Column: Grease the poles? Philadelphia fans cast their vote for this title tradition

A fan celebrates on a light pole near City Hall after the Philadelphia Phillies advanced to the World Series on Oct. 23.
A fan celebrates on a light pole on Broad Street, south of City Hall, after the Philadelphia Phillies advanced to the World Series on Oct. 23.
(Monica Herndon / TNS)
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No sooner had Bryce Harper launched the home run that vaulted the Philadelphia Phillies into the World Series than the text message arrived, one fan to another, three words packed with an explosion of joy.

“Grease the poles,” the message read.

Only in Philadelphia: a civic rallying cry inspired by Crisco. Also only in Philadelphia: fans celebrating the success of their sports teams by climbing a light pole.

“It’s just how this city is,” Phillies first baseman Rhys Hoskins said. “It’s a beautiful thing, in my eyes. That means a lot of good stuff is happening in this city.”


Said outfielder Nick Castellanos: “It is kind of on par for the city of Philadelphia, right? When they get excited about something, all bets are off.”

The Phillies were no-hit Wednesday, but that still leaves the best-of-seven series against the Houston Astros tied at two games apiece. The Phillies could win the World Series this weekend, sending light poles — and their human riders — swaying across the city.

Bryant Simon, a history professor at Temple University, is the fan who received that “Grease the poles” text message. The Philadelphia Inquirer traced the roots of the pole-climbing phenomenon to a local Italian festival that dates to the 1960s. However, Simon said, what is now regarded as a ritual as native as booing Santa Claus did not surge in popularity until the Phillies’ back-to-back World Series appearances in 2008-09.

“What’s interesting about it,” said Simon, who studies pop culture, “is how quickly it has been imagined as a tradition.”

As it did, the city took creative steps to try to stop it. Climbers could slip and fall from a pole, injuring themselves and fans gathered below.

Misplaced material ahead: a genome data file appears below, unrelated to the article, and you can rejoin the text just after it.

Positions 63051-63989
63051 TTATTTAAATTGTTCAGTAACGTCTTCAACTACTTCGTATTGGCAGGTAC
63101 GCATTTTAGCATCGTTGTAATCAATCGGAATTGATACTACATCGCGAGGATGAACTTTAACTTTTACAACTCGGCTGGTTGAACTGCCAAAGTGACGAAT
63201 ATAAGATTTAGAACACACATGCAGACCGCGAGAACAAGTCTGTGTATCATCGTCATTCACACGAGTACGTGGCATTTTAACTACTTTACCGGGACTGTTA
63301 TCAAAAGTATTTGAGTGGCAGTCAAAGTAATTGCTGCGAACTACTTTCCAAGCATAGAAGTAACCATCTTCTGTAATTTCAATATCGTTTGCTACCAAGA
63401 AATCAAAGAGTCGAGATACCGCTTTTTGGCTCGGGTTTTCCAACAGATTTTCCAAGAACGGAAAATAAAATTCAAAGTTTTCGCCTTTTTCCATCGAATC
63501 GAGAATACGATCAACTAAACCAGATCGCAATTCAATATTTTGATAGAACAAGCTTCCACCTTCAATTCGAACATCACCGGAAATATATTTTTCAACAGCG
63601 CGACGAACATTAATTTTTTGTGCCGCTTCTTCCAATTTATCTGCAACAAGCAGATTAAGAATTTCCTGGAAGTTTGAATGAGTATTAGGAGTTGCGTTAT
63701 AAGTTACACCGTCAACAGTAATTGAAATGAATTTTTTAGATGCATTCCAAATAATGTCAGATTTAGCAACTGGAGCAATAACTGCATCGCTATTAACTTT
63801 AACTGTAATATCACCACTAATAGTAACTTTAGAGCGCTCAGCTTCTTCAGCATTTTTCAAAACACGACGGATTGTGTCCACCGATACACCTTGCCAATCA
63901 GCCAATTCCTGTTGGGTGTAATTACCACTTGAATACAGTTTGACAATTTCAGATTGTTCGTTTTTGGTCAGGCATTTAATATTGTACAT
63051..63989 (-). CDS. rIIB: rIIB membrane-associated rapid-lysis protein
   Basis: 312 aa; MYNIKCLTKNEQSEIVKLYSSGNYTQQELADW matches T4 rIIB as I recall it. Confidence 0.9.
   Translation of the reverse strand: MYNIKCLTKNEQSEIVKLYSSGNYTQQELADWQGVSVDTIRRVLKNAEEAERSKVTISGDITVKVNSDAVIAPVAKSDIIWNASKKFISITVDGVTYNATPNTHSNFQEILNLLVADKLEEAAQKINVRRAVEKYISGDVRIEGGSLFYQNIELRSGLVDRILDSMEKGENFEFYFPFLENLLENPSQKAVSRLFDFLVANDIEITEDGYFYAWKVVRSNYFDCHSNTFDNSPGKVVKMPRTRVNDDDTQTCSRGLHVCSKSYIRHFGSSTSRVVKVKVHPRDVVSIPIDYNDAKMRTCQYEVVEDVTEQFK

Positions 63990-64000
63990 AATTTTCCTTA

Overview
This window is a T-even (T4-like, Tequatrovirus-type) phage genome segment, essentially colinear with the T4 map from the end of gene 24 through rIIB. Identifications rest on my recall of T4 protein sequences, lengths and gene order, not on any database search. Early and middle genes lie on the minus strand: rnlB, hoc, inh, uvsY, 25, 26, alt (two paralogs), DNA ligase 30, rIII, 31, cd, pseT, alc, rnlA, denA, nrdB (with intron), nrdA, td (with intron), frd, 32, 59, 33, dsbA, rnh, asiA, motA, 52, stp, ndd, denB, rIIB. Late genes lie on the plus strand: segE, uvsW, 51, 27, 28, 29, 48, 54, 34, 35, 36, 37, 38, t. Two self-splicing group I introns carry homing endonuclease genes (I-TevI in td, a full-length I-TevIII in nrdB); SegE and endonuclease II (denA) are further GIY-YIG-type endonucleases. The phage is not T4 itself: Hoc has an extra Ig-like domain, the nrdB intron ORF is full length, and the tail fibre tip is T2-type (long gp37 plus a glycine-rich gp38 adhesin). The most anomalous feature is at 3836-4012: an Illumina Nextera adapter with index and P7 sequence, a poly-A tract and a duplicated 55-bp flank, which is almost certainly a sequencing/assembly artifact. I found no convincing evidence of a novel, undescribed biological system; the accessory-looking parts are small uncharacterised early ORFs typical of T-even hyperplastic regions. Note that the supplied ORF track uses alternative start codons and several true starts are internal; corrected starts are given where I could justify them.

Bryce Harper and Alec Bohm helped the Philadelphia Phillies hit a World Series record-tying five home runs in a 7-0 win over the Houston Astros in Game 3.

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In the name of public safety, the city greased the poles — initially with Crisco in 2009, then with hydraulic fluid during the Eagles’ 2018 Super Bowl run and again for this year’s National League Championship Series.


“Greased poles are not to be seen as a personal challenge,” city spokesman Kevin Lessard said. “We encourage fans to celebrate responsibly.”

That might be for the best, but the Philadelphia fan does not readily yield to authority.

“Philly fans will find a way,” said Alyssa Kress, who lives in Los Angeles but flew here to catch her hometown team in the World Series. “The grease won’t work. You can’t overcome the spirit of a Philly fan who just won a championship.”

Said Maura Quint, a Phillies fan and comedy writer: “Philadelphia celebrates everything it loves with a bit of aggression, in the way that someone who really likes you slaps you too hard on the back and never thinks to see if you’re OK. Philly will tear itself apart in sheer jubilation and won’t mind the mess, because that just shows how much it cared.”

That care is nurtured from a young age. Mark Gubicza, the Angels’ television analyst and former major league pitcher, grew up here and remembered celebrating a big Eagles victory by heading outside to play football with his friends.

“Tackle football,” Gubicza said. “On the streets. Just getting crushed. Slamming into stop signs.”

The Philadelphia Phillies celebrate after winning the NLCS against the San Diego Padres.
The Philadelphia Phillies celebrate after winning the NLCS against the San Diego Padres on Oct. 23 in Philadelphia.
(Matt Rourke / Associated Press)

Even the best-behaved fans here are still Philly fans. Gubicza said he could not imagine climbing a pole, and he said he cut school only one day in his life.

“That,” he said, “was the parade in 1980 for the Phillies.”

As the Phillies pursue another championship, Kress and the rest of the fans here jeered the Houston Astros, of course, but with smarts and selective hostility.

The Astros in the lineup who remained from the sign-stealing 2017 team — José Altuve, Alex Bregman and Yuli Gurriel — were scorned with “Cheater!” chants. The Astros who were not there in 2017 were serenaded with a hearty helping of boos.

Said Phillies pitcher Aaron Nola: “It’s a madhouse out there. They love their teams. They love the city. We do too. We want to win this thing and celebrate with them.”

If the Phillies win, well, the players would not dare risk their professional livelihoods for a moment atop a light pole.

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But what if, just one time, they could make like a fan and shimmy up a pole amid civic triumph? Would they?


“That’s not me,” Castellanos said. “I’d be really excited. When my hometown teams in South Florida won, it was a celebration. But I never found my way up a light pole.”

How about Hoskins? Fun runs in the family. His wife was immortalized online after buying 50 beers for fans at Game 3 and 100 at Game 4.

Could he imagine climbing a pole someday?

“Sure,” he said. “If I’m here, yeah.”

So, after he retires, he would do it?

“OK,” he said, laughing. “We’ll go with that.”